How Agile Working and Hot Desking Improves Profits

How Agile Working and Hot Desking Improves Profits

Cut costs and boost productivity with a flexible working environment

When done well, making the switch to hot desking and agile working can have a significant impact on a business’ bottom line.

Gone are the days where people had a job for life and the working week was strictly 9 to 5, Monday to Friday. Today’s working world is much more fluid, with flexible hours, remote working, and the rise of the freelancer and the so-called ‘gig economy’. In light of this cultural shift, a growing number of companies are recognising and embracing the business benefits of adopting more agile ways of working.

The agile workplace

So, what exactly is agile working and how does it work in practice? Agile working simply means adopting working practices that allow employees to work where, when and how they prefer – with as few constraints as possible.

How this might work in practice varies from company to company, but when it comes to creating an agile workplace, hot desking is often a key component for many businesses. Rather than having a permanent, assigned desk space, hot desking organisations encourage their workers to choose different spaces to work in each day, moving around the office in a way that best suits their priorities and working preferences.

Business benefits

Done well, agile working, and hot desking in particular, can encourage communication and collaboration opportunities across the organisation, as well as helping to boost productivity. As well as this, hot desking can also offer financial benefits by reducing office costs and increasing efficiency.

In a traditional office where everyone has their own assigned desk, instances of sickness or annual leave mean that desks are often left sitting empty for periods of time. By making the switch to hot desking, businesses can eliminate these instances of redundant space and make better and more efficient use of the space available to them. And with fewer permanent work stations needed, companies can save on office equipment costs, or even downsize to smaller premises that offer lower rates.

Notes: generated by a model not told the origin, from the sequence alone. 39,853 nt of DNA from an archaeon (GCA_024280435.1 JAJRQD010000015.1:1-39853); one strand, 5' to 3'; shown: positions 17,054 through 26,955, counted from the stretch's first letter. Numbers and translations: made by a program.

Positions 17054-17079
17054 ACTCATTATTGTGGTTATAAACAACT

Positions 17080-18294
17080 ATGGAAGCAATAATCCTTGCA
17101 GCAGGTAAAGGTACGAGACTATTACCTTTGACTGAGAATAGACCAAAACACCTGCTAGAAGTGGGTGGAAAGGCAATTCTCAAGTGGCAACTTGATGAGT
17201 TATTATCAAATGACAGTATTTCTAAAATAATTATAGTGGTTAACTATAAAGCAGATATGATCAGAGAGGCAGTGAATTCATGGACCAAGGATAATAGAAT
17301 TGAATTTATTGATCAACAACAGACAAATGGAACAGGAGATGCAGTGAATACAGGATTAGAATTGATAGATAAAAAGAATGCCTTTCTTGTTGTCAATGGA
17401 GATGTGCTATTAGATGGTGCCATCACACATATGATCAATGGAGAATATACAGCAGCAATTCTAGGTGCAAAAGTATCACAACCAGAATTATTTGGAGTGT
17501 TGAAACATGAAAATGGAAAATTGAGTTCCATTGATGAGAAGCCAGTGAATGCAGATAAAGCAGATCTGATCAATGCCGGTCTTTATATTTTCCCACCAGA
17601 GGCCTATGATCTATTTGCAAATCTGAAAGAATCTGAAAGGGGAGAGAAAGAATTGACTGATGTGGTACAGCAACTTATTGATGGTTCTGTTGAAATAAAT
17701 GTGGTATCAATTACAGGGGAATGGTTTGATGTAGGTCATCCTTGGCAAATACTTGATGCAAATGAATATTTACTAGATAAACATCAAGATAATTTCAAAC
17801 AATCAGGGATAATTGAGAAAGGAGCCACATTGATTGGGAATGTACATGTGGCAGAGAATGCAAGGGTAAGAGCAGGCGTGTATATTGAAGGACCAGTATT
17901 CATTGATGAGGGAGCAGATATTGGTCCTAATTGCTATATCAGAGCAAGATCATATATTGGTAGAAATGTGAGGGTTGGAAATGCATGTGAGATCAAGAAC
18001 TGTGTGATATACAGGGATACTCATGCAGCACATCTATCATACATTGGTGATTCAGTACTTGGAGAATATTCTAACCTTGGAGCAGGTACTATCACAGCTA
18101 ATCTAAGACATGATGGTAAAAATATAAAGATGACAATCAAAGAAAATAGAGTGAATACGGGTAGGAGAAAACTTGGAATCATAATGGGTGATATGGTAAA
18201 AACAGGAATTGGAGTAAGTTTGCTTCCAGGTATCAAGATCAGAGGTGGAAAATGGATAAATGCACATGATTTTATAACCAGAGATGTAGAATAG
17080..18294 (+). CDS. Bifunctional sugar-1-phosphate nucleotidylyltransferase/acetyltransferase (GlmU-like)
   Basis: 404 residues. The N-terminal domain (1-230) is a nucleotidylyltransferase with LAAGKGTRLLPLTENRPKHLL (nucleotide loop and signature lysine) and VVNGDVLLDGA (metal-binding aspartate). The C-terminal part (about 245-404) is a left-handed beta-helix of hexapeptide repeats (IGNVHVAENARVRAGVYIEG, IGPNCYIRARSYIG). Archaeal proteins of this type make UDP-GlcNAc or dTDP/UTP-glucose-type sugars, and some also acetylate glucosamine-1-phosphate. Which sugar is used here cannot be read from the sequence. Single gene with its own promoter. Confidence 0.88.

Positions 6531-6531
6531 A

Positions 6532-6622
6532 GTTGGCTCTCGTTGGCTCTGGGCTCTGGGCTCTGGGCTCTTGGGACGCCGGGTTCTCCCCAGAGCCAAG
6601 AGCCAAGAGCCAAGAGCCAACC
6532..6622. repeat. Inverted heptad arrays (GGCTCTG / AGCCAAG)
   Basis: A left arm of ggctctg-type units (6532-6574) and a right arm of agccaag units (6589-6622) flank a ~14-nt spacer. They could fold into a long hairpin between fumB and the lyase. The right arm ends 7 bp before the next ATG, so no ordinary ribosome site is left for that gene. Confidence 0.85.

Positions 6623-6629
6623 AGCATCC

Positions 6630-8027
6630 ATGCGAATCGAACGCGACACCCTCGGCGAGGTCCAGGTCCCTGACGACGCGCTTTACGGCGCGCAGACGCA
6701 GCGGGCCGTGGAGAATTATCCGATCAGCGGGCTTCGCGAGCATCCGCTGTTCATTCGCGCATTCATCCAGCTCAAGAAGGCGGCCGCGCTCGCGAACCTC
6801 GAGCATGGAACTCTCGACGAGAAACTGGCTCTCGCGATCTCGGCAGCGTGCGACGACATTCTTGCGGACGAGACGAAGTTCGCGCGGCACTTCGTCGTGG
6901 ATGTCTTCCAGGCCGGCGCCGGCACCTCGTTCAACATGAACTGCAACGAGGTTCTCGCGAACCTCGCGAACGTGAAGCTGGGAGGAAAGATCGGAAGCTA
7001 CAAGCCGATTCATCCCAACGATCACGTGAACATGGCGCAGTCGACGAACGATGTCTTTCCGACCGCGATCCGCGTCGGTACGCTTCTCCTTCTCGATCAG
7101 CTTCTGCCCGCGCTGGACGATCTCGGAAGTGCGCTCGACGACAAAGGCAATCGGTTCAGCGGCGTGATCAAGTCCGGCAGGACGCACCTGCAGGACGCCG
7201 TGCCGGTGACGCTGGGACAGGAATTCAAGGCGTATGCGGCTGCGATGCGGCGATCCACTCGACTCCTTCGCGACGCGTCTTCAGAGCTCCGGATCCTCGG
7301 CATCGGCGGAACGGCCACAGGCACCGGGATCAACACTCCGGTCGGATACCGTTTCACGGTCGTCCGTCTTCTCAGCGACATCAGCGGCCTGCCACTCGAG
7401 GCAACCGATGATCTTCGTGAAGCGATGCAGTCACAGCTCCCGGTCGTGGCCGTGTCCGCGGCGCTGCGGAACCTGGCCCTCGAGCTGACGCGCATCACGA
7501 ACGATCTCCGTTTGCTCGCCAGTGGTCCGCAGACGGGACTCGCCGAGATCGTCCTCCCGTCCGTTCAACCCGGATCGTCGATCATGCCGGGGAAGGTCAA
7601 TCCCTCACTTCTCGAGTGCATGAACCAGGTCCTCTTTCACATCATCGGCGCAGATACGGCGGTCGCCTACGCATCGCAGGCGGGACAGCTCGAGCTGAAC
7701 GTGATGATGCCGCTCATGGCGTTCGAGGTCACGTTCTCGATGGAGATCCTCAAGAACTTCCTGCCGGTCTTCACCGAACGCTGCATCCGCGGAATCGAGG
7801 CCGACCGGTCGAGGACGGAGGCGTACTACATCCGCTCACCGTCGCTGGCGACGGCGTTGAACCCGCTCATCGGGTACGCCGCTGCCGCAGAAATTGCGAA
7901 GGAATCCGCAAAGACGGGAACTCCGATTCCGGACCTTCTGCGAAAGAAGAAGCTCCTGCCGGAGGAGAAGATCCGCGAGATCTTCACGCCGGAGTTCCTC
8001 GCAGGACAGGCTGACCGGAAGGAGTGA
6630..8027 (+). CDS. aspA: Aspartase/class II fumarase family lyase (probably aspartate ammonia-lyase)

When combined with an increase in productivity, the lower costs of hot desking can have a big impact on a business’ bottom line.

Practical considerations

The business benefits of hot desking and agile working are clear to see. However, there are some practical considerations you will need to take into account in order to make this new way of working a success for your organisation.

Most importantly you need to make sure that your employees are on board with the new arrangements. People tend to get territorial about their workspace and making the switch to hot desking can be a bit of a culture shock. In particular, employees tend to complain about a lack of assigned storage space where they can keep work and personal belongings. This can be solved by providing members of staff with secure workplace lockers.  With smart capabilities and in-built security features, today’s lockers offer workers somewhere safe where they can leave their belongings with confidence. Meanwhile, real-time usage tracking data makes it easier than ever before for facilities managers to make the most effective use of space.

Technology is another key consideration when creating an agile workplace. In order to ensure that employees can work from a location of their choosing (either in or outside of the office), you need to have the appropriate technology and infrastructure in place. This usually means providing staff with hardware such as laptops, mobile phones and tablets, and switching to hosted phone systems and cloud computing.

By taking employees’ needs into account and providing practical solutions to perceived problems, you can take significant steps towards creating a truly agile workplace and start embracing all the benefits that this new, flexible way of working can offer your business.

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